Powering ahead: The big alternatives
It has taken a while, but cruise owners and operators are discovering their own reasons for investigating new power technologies, writes Stevie Knight.
Cruise vessels are big, but so are the drivers adding a push to the sector's alternative energy strategies. Which is why several current projects are examining the potential for both fuel cell and battery technology to help fulfil massive power requirements on modern cruiseships.
Fuel cells promise much: cleaner running than anything diesel engines can accomplish, and potentially even more efficiency. Not only could they soon be scaled for cruise ship installations, they even yield much needed flexibility.
Firstly, the efficiency is a matter of physics: fuel cells rely on a straightforward reaction rather than the ‘explosive’ mechanical conversion of a combustion engine. So there is, in principle, much more to be gained from fuel cell development than from trying to milk a few extra percent from diesel engines.
It has to be admitted the technology hasn’t hit the winning formula yet – but there’s industry recognition that it’s now getting close: for example, Royal Caribbean has said it’s looking at fuel cells for its new Icon class due out in 2022. More, fuel cells might be installed on passenger vessels earlier than you’d think: the company says it will begin testing the technology on an existing Oasis-class ship this year and will be running progressively larger fuel cell projects on Quantum class vessels being built in the next several years.
Of course there are “pros and cons” when it comes to applying the technology to cruise vessels, explains Joe Pratt of the US Sandia National Laboratory, and at the moment, Proton Exchange Membrane (PEM) cells are looking a better bet for immediate uptake than the much hotter solid oxide (SOFC) or molten carbonate (MOFC) cells because they are simply easier to deal with than stacks running at several hundred degrees.
Top of the ‘pro’ list is that fuel cells can be scaled up or down without any change in efficiency. “Many smaller units will give roughly the same efficiency as fewer large units,” he explains. It’s a very different scenario to traditional combustion engines which display markedly poorer efficiency at the bottom end of the scale.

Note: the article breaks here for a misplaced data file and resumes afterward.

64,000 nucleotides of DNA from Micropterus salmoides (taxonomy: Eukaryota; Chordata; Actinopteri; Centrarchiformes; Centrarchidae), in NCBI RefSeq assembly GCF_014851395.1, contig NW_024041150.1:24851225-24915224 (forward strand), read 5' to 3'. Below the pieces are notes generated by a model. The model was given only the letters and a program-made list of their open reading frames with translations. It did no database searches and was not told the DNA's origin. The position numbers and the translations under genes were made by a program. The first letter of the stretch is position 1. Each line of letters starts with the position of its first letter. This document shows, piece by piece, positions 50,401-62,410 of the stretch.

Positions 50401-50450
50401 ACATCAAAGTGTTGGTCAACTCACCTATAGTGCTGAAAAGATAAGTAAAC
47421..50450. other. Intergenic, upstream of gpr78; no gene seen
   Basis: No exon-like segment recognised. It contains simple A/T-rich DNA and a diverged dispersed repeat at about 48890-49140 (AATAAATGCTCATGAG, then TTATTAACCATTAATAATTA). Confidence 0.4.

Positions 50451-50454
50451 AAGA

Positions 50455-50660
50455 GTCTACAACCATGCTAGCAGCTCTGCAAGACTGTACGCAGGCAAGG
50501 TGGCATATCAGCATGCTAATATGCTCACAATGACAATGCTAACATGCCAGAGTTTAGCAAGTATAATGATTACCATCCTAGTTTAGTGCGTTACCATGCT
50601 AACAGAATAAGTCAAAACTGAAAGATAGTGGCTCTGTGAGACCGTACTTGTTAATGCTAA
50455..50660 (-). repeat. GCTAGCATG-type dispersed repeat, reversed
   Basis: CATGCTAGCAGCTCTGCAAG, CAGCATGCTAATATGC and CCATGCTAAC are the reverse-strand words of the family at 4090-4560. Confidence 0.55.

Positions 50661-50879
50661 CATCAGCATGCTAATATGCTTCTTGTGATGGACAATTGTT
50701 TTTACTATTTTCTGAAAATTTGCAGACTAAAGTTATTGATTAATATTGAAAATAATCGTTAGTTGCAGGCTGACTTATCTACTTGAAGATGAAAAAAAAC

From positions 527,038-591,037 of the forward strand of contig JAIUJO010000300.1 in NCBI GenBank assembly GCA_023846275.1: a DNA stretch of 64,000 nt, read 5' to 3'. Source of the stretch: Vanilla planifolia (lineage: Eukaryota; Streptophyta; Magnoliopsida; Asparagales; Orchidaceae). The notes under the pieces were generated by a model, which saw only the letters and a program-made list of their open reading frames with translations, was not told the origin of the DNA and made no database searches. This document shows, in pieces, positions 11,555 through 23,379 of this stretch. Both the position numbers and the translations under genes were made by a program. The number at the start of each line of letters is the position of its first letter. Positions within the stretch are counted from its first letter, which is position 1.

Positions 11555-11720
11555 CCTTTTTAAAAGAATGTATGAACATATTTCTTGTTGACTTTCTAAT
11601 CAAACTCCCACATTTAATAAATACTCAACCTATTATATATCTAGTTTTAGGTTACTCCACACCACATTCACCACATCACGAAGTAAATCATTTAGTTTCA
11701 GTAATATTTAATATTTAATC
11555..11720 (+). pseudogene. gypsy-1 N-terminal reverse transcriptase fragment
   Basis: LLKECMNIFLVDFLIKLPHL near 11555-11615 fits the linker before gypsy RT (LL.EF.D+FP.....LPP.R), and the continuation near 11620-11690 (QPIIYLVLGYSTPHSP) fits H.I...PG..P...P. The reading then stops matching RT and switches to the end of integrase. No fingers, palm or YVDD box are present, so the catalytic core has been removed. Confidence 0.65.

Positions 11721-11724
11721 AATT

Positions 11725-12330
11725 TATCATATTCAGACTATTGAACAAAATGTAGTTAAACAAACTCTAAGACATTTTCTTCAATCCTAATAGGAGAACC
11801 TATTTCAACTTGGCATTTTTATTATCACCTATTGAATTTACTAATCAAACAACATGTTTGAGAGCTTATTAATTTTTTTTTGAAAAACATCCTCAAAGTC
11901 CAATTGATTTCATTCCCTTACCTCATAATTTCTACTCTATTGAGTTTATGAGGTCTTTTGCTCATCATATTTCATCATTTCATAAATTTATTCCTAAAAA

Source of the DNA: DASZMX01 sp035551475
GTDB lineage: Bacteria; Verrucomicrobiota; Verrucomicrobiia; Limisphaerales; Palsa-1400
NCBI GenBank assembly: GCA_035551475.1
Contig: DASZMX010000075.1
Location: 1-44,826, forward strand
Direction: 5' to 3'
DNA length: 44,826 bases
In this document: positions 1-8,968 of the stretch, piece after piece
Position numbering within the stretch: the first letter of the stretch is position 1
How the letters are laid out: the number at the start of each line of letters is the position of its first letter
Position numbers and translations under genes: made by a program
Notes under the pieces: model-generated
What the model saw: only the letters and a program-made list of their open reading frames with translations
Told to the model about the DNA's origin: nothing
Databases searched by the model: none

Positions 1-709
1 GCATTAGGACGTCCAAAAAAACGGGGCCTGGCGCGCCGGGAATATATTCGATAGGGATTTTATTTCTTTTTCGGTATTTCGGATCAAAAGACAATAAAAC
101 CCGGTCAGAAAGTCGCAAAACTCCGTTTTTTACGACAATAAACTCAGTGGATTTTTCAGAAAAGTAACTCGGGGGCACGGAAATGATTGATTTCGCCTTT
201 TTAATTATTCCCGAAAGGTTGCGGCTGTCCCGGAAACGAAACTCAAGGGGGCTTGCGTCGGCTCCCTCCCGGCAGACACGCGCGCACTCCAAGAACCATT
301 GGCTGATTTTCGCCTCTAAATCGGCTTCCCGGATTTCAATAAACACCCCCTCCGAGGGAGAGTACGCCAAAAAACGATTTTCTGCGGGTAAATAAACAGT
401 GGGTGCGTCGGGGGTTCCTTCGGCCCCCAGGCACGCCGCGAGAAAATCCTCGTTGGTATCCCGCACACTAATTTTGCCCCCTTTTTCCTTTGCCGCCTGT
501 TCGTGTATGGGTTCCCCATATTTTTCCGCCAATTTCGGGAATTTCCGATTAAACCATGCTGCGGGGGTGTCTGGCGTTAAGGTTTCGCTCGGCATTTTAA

This goes some way to mitigating one of the big ‘cons’: space. Cruise ships have a huge power draw in the multi-megawatt range but are tightly packed; crossing the tech over from commercial power plants hasn’t been easy partly because landside generators don’t usually have such a constrained footprint.
However, Dr Pratt explains since individual fuel cells have been packed down to “the size of a small suitcase… you could stash them all around the voids of a cruise ship - they don’t all have to sit together in one engine room”. And, as Gerhard Untiedt of Meyer Werft points out, “no exhaust gas means it’s not dependent on a funnel system”.
He adds footprint has been a focus: “We now have 5kW fuel cells in a box about 19 inches across... and the next generation coming in will be the same size, but 15kW or 20kW. Volume for volume we will output about the same as a medium-speed engine - although matching a high-speed engine will be a challenge.”
More, there’s a greater overall reliability: “If one small unit fails, the others keep working with little or no actual impact on operation: the failed unit can be replaced while the ship is still in service and even underway,” says Dr Pratt. It’s an obvious advantage when it comes to cruise vessels.
There are still a few snags. One is price: fuel cells look like remaining more expensive than combustion engines for the foreseeable future. However, this isn’t a show stopper according to Untiedt, if the design decentralises the power. Position the cells so they can feed into substations along the ship, and the layout can be configured for a lower energy density which makes for “a simpler grid, at less cost” he explains.